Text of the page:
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More MS news articles for January 2003

CC Chemokine Receptor 8 in the Central Nervous System Is Associated with Phagocytic Macrophages

Am J Pathol 2003 Feb;162(2):427-38
Trebst C, Staugaitis SM, Kivisakk P, Mahad D, Cathcart MK, Tucky B, Wei T, Rani MR, Horuk R, Aldape KD, Pardo CA, Lucchinetti CF, Lassmann H, Ransohoff RM.
Departments of Neurosciences and Cell Biology, The Lerner Research Institute, and the Department of Neurology, the Mellen Center for Multiple Sclerosis Treatment and Research, the Cleveland Clinic Foundation, Cleveland, Ohio.

CC chemokine receptor 8 (CCR8) has been detected in vitro on type 2 helper and regulatory lymphocytes, which might exert beneficial functions in multiple sclerosis (MS) and on macrophages and microglia, possibly promoting tissue injury in MS lesions.

To discriminate the relevant expression pattern in vivo, we defined the cell types that expressed CCR8 in MS lesions and determined the relationship of CCR8 expression and demyelinating activity.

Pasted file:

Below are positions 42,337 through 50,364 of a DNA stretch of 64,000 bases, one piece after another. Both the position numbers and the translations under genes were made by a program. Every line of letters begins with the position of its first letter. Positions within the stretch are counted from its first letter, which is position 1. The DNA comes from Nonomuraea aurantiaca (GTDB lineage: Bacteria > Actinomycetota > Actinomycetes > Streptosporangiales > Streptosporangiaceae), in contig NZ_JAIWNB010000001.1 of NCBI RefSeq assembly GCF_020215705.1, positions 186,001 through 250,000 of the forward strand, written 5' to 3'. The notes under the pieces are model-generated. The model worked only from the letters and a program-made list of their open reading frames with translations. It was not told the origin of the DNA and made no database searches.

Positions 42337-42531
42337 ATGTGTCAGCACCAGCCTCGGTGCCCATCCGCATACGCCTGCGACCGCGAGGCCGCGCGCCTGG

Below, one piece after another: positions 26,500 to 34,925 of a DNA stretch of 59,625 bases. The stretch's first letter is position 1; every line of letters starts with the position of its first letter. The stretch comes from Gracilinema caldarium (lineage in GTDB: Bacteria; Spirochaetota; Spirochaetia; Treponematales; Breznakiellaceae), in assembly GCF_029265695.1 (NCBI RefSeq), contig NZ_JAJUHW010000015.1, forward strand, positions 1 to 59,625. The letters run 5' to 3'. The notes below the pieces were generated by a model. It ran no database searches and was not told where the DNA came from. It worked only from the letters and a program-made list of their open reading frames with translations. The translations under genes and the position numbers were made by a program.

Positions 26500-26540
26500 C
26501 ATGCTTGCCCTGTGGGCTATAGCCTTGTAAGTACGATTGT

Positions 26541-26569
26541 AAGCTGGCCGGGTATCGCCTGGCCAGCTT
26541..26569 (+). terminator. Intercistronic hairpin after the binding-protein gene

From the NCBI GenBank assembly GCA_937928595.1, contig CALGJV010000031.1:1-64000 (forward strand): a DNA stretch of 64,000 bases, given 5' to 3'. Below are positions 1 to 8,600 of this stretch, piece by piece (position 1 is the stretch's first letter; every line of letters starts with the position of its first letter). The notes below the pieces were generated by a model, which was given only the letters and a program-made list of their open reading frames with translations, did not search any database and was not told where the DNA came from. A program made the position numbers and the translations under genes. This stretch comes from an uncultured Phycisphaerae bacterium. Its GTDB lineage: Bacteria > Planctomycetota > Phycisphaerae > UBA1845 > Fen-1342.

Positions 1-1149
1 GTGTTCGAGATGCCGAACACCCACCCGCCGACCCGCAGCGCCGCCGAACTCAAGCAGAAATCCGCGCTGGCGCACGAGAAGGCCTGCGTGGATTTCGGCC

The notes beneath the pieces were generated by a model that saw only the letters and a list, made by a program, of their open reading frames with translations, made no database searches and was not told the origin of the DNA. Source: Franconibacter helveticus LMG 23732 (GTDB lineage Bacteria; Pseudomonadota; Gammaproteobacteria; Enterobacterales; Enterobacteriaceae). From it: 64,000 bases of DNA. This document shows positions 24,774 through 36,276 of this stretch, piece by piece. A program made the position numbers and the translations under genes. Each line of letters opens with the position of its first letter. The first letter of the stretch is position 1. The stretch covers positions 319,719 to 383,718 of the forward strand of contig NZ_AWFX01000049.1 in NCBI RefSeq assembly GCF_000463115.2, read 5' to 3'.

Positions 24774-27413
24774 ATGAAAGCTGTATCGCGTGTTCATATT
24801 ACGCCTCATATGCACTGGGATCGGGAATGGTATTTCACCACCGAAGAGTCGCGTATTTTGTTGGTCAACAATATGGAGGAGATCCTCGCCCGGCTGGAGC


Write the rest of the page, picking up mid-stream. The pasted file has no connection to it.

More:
CCR8 was not expressed on T cells but was associated with phagocytic macrophages and activated microglia in MS lesions and directly correlated with demyelinating activity.

To identify factors associated with CCR8 expression, the study was extended to other central nervous system (CNS) pathologies.

CCR8 was consistently expressed on phagocytic macrophages and activated microglia in stroke and progressive multifocal leukoencephalopathy, but not expressed on microglia in pathologies that lacked phagocytic macrophages such as senile change of the Alzheimer's type.

CCR8 was up-regulated by macrophage differentiation and activating stimuli in vitro.

In summary CNS CCR8 expression was associated with phagocytic macrophages and activated microglial cells in human CNS diseases, suggesting that CCR8 may be a feasible target for therapeutic intervention in MS.

CCR8 expression may also indicate a selective program of mononuclear phagocyte gene expression.